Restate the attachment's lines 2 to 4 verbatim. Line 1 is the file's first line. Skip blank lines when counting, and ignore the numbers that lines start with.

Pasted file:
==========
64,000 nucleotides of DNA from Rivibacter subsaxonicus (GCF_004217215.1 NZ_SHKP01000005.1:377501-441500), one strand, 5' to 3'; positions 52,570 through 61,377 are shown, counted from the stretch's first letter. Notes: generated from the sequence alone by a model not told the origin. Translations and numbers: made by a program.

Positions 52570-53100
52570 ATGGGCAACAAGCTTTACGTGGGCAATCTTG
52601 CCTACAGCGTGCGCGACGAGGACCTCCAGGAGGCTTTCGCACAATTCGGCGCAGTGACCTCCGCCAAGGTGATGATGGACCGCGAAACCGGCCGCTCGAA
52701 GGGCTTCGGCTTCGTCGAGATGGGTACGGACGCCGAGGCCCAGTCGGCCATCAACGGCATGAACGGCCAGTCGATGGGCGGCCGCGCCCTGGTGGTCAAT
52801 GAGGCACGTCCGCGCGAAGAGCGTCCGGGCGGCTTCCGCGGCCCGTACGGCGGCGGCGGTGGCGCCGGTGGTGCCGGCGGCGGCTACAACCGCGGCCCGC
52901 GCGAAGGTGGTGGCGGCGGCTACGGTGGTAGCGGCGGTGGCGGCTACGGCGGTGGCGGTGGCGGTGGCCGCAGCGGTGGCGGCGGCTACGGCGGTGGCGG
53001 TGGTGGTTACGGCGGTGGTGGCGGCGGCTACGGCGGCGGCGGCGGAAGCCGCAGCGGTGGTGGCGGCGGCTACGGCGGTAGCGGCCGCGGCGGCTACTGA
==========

Positions 52570-53100
52570 ATGGGCAACAAGCTTTACGTGGGCAATCTTG
52601 CCTACAGCGTGCGCGACGAGGACCTCCAGGAGGCTTTCGCACAATTCGGCGCAGTGACCTCCGCCAAGGTGATGATGGACCGCGAAACCGGCCGCTCGAA